So what’s wrong with a smart, pretty woman cashing in on her sexuality? It’s the oldest trick in the book, really, and good for her if she’s clever enough to make a fortune off of it, right? Besides, it’s much easier (why pay your way through college with a work-study or minimum wage coffee shop job when you can strip or prostitute a couple of nights a week and make loads? The joke’s on them, right? Right?)
I must growl at this notion. The issue of prostitution-as-empowered-choice gets right to the heart of my own biggest frustration with mainstream feminism today: how we think about choice. Not reproductive choice, but women's agentic choice.
Women have fought long and hard (and continue to fight) to have choices. To choose to work, to choose whether or not to marry, to choose when, how, and under what circumstances to reproduce, to choose how to dress, to choose when, how, with whom, and under what circumstances to have sex, to become educated, etc. etc. Having some choices in life is integral to human integrity and the pursuit of happiness. Many more women are now able to make choices than has been the case historically. Still, many, many women today live highly constricted lives with little or no choice- not only women in societies that burn and disfigure women routinely, deny them access to education, etc. but also in societies that deny poor women access to healthcare and contraceptives, or to stable, living wage jobs, and deny women, poor and privileged alike, choices about their own sexuality, beauty, and bodies and freedom from violence, sexual and otherwise.
Now it seems to me that there is an ever-widening gulf between privileged women who have some choices, and disadvantaged women (economically or otherwise) who have little or no choice. It seems to me that many women are increasingly divorced from both a sense of liberation from patriarchy and solidarity with each other (not that women have at any time nailed solidarity on the head).
This is particularly evident and disturbing in regards to beauty, bodies, and sexuality.
It's more than a little suspicious to me that the 'choices' of privileged women coincide so perfectly with male and media-driven consumer capitalism. That the totems of male and media-driven consumer capitalist conceptions of beauty and sexuality- extreme waxing, extreme thinness, breast implants, skyscraper heels, heavy makeup, dressing hyper-sexually, stripping, prostituting- turn out to also be the empowered choice of masses of privileged women is... well, it's a bunch of junk. I can't be the only highly sexual woman with more interesting and nuanced ideas about my beauty, my body, and my sexuality than those copied from mass media and male 'fantasy' (I'd also like to believe there are men out there with more interesting and nuanced ideas/fantasies about beauty, bodies, and sexuality than those for which they are generally credited).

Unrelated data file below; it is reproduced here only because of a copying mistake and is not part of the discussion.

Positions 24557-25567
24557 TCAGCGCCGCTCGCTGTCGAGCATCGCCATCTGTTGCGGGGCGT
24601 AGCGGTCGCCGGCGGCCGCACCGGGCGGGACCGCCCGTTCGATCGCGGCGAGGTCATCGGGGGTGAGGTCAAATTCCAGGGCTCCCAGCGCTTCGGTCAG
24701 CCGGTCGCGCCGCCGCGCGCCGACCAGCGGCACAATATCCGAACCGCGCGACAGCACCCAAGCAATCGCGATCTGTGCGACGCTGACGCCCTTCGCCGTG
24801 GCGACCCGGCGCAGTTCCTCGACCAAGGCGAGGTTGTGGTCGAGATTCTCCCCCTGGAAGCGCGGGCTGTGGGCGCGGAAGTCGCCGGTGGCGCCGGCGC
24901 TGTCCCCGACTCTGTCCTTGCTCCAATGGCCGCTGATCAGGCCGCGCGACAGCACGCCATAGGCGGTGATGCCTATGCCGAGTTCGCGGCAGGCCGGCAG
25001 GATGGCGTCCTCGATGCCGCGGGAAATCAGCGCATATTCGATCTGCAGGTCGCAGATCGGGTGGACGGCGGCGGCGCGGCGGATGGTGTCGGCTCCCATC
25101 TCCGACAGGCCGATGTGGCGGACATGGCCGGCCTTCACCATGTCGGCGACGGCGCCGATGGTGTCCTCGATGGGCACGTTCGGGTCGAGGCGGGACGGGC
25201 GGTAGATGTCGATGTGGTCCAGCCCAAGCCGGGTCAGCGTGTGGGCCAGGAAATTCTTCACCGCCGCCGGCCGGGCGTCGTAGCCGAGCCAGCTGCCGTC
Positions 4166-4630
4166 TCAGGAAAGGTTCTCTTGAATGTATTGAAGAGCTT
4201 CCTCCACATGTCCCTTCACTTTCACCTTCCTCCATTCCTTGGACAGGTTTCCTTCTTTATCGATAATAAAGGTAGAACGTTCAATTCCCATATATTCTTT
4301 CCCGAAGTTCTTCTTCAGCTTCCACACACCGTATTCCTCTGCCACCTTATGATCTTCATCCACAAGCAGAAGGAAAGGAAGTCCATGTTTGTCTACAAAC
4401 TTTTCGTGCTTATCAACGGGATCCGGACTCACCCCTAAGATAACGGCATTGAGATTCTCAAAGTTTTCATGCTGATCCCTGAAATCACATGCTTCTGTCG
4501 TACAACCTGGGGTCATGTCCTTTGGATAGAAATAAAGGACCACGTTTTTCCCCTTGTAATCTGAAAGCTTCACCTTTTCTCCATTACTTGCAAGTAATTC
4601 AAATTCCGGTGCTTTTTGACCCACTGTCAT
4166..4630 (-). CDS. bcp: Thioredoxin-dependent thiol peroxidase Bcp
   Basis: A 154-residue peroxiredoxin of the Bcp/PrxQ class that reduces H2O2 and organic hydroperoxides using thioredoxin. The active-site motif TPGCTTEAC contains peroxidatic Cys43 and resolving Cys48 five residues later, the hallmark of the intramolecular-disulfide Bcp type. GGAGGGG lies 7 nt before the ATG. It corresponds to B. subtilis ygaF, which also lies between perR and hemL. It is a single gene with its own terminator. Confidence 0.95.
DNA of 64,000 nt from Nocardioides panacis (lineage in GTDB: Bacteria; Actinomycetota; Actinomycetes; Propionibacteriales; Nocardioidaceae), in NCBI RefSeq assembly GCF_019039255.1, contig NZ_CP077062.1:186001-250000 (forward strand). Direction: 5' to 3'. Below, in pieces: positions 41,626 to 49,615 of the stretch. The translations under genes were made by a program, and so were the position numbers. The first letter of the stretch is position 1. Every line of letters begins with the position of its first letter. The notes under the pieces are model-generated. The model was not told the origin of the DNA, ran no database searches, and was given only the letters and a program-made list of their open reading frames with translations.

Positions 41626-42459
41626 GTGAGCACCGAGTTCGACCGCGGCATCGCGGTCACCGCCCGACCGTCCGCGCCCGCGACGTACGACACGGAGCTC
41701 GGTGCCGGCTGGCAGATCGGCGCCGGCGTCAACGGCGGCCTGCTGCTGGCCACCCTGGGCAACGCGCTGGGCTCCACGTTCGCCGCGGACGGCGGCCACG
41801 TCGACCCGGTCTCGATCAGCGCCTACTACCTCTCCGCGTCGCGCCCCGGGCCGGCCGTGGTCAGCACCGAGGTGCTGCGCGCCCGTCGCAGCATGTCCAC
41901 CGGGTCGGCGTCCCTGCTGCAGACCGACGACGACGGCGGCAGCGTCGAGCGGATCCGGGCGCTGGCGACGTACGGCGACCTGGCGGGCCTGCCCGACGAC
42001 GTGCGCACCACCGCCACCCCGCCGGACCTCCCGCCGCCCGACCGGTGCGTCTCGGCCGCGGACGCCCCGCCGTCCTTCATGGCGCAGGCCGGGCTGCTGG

This isn't to say that only privileged women are spending vast amounts of time and money trying to emulate 'beauty' standards, or taking pole-dancing classes, or watching violent, misogynistic porn, or buying Belle du Jour's books and reconstructing prostitution as an empowered life choice. Disadvantaged women do these things too. But it is to say that privileged women- that is, women with choices- should feel some obligation to do better.
A woman with choices is a profoundly fortunate woman. It seems to me that she should show her gratitude for her own good fortune, and her commitment to women's broader liberation, by making principled choices that are in the interests of raising life standards for all women, instead of making 'personal choices' that, oddly, seem so often to revolve around expensive shoes and pandering to men's (apparently sadly limited) sexual fantasies.
But who are you, Penny Sociologist, you may be asking, to decide what a 'principled choice' is? Ultimately, it is up to each of us to draw out our own principles and to decide what principled choices might be. I do not advocate organized religion, or popular media, or parents, or partners, or friends, or myself as the arbiter of principles and dictator of choice.